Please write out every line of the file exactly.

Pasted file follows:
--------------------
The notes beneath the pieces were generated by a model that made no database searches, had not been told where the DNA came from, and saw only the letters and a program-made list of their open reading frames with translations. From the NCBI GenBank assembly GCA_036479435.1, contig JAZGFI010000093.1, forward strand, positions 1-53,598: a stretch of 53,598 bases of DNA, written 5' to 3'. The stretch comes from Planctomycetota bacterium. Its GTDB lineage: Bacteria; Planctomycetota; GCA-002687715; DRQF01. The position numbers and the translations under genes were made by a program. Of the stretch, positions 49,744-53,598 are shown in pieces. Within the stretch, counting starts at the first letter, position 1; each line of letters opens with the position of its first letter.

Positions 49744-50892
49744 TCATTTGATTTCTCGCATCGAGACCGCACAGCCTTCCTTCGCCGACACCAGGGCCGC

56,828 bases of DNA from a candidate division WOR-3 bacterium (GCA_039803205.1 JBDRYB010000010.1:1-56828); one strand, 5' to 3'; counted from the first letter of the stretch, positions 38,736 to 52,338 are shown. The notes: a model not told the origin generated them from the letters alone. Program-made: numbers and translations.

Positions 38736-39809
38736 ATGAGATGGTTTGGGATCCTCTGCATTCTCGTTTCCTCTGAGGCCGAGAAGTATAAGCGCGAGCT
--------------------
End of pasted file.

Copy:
The notes beneath the pieces were generated by a model that made no database searches, had not been told where the DNA came from, and saw only the letters and a program-made list of their open reading frames with translations. From the NCBI GenBank assembly GCA_036479435.1, contig JAZGFI010000093.1, forward strand, positions 1-53,598: a stretch of 53,598 bases of DNA, written 5' to 3'. The stretch comes from Planctomycetota bacterium. Its GTDB lineage: Bacteria; Planctomycetota; GCA-002687715; DRQF01. The position numbers and the translations under genes were made by a program. Of the stretch, positions 49,744-53,598 are shown in pieces. Within the stretch, counting starts at the first letter, position 1; each line of letters opens with the position of its first letter.

Positions 49744-50892
49744 TCATTTGATTTCTCGCATCGAGACCGCACAGCCTTCCTTCGCCGACACCAGGGCCGC

56,828 bases of DNA from a candidate division WOR-3 bacterium (GCA_039803205.1 JBDRYB010000010.1:1-56828); one strand, 5' to 3'; counted from the first letter of the stretch, positions 38,736 to 52,338 are shown. The notes: a model not told the origin generated them from the letters alone. Program-made: numbers and translations.

Positions 38736-39809
38736 ATGAGATGGTTTGGGATCCTCTGCATTCTCGTTTCCTCTGAGGCCGAGAAGTATAAGCGCGAGCT